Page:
BROOKSVILLE — A stroll through the home and horticulture entries at this year's Hernando County Fair proves there is a plethora of nimble fingers and green thumbs among the local populace.
Handcrafted baskets and needlework, drawings and paintings, tenderly grown specialty plants and artfully composed gardens in pots attest to a number of leisure activities for youth and senior citizens.
Consider 9-year-old Kristina Nelson of Spring Hill, who earned the youth Best in Show in basketry, her first fair endeavor. She learned the craft in the MicroSociety program at Chocachatti Elementary School, under the tutelage of classroom teacher Marsha Eicholtz, visiting specialist Jill Stenholm and Frances Doulk of the Hernando Weavers Association.
Kristina's winner is a "pocket basket," resembling a medium-size handbag, woven of thin, inch-wide natural wooden strips.
"I was just looking through patterns, and I thought that looked really nice," she said.
Baskets outnumbered other category entries in the home arts and crafts show.
In contrast to Kristina, Ronald Parks of the Weeki Wachee Senior Citizens Club, who won the Best in Show adult entry, is 63. His pine needle round-based table basket features inlays of thread-thin black wire wheels and stone or shell slices — he's not sure which — he purchased at a rock and gem show.
"If you see something you like, you just buy them," Parks said, not knowing at the time how he would include them in a basket.
While basket entries outnumbered quilts this year, Mary B. Davis, an exhibit hall information volunteer, said quilts are still a popular category at the fair.
Davis counted more than a dozen quilts, seven of them that she rounded up for entry from members of the Weeki Wachee Senior Citizens Club, where she quilts every Wednesday.
Many of the mostly elderly quilters aren't keen to make the trip to deliver their quilts for competition, so Davis, 71, does the chore for them. And one of them, a lavishly embroidered wall-hanging quilt by Kathleen Beachman, 70, earned Best in Show.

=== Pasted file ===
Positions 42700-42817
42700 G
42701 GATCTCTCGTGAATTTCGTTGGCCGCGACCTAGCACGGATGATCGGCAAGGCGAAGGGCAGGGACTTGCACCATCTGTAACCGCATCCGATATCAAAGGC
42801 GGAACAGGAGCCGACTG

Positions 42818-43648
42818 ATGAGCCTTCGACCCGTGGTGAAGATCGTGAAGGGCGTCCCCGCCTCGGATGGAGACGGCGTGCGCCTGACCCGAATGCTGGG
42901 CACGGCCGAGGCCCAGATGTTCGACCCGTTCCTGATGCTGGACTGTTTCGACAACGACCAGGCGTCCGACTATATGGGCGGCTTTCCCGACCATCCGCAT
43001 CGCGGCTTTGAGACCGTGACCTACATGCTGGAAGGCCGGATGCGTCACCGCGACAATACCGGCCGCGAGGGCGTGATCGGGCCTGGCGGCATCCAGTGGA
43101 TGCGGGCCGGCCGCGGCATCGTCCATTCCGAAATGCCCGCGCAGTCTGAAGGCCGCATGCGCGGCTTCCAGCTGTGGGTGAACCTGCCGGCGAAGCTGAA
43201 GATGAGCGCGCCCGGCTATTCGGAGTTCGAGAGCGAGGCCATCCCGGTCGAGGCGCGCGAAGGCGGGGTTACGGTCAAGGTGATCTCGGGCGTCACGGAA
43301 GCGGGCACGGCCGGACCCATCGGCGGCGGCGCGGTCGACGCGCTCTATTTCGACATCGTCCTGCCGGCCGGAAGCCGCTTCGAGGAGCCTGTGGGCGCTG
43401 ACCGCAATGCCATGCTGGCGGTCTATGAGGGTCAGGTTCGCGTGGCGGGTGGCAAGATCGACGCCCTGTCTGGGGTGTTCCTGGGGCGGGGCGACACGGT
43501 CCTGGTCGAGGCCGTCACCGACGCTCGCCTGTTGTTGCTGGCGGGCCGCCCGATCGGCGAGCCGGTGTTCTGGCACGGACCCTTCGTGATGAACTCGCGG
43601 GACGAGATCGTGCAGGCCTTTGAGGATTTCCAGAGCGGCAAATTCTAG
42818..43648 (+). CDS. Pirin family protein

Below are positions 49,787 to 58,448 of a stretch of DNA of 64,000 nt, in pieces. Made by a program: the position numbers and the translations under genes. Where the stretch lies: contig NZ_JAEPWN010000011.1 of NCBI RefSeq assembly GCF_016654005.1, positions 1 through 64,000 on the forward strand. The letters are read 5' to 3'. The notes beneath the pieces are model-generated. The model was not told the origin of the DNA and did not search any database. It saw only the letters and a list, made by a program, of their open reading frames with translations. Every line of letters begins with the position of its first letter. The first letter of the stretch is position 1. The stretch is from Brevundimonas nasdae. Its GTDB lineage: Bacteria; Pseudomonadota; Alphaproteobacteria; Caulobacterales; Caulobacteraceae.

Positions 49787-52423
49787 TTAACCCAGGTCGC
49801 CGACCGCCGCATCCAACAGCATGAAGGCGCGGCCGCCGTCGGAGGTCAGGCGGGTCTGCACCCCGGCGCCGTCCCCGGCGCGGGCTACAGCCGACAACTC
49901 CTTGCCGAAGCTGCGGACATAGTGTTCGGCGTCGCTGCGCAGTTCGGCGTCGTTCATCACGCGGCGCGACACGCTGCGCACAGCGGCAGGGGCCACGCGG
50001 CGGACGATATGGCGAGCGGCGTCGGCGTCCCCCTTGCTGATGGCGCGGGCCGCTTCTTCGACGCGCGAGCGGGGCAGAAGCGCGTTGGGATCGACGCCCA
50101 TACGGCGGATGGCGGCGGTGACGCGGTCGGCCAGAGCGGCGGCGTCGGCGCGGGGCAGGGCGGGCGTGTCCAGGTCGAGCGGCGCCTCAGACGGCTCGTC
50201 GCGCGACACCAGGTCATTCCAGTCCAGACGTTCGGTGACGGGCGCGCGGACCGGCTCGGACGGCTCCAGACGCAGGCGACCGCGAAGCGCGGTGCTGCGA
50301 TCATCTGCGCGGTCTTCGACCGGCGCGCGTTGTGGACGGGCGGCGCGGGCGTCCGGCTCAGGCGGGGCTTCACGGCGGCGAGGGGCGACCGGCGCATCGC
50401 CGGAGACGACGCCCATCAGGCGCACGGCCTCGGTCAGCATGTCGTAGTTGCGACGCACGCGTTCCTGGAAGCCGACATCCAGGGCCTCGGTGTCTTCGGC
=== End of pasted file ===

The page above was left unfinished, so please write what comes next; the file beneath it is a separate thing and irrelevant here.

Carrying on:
On hearing of the prize, Beachman said, "I'm breathless."
She said she learned to embroider as a child; then her mother-in-law taught her quilting. Beachman's quilt, titled "Mother's Love," is stitched around doilies imprinted with sayings about mothers and decorated with embroidered flowers.
Elsewhere, the Best in Show horticultural prize for adults was accorded to a rabbit foot fern, a broad and deeply hanging heroic plant that would defy the bounds of a bushel basket, 20 years in the growing.
Entrant Sharon Hughes of Brooksville said she almost lost it last winter, adding, "I have a good husband who puts (her perennial plants) in the workshop for me."
The fern was saved from the cold, but suffered from the lack of sunlight inside, Hughes said. She nursed it back to vibrant health, however, and the fair judges took note that considerable attention and tenderness had helped it grow to competition readiness.
In youth horticultural entries, 14-year-old Dana Klimas of Brooksville earned Best in Show with his cactus dish garden containing six varieties of cacti and succulents. He also earned prizes for his home-raised rabbits and showed goats for a fellow 4-H member who needed assistance.
Horticultural entries are on display in the commercial exhibit building, home arts and crafts in the auditorium building, through the end of the fair on Saturday.
Beth Gray can be contacted at firstname.lastname@example.org.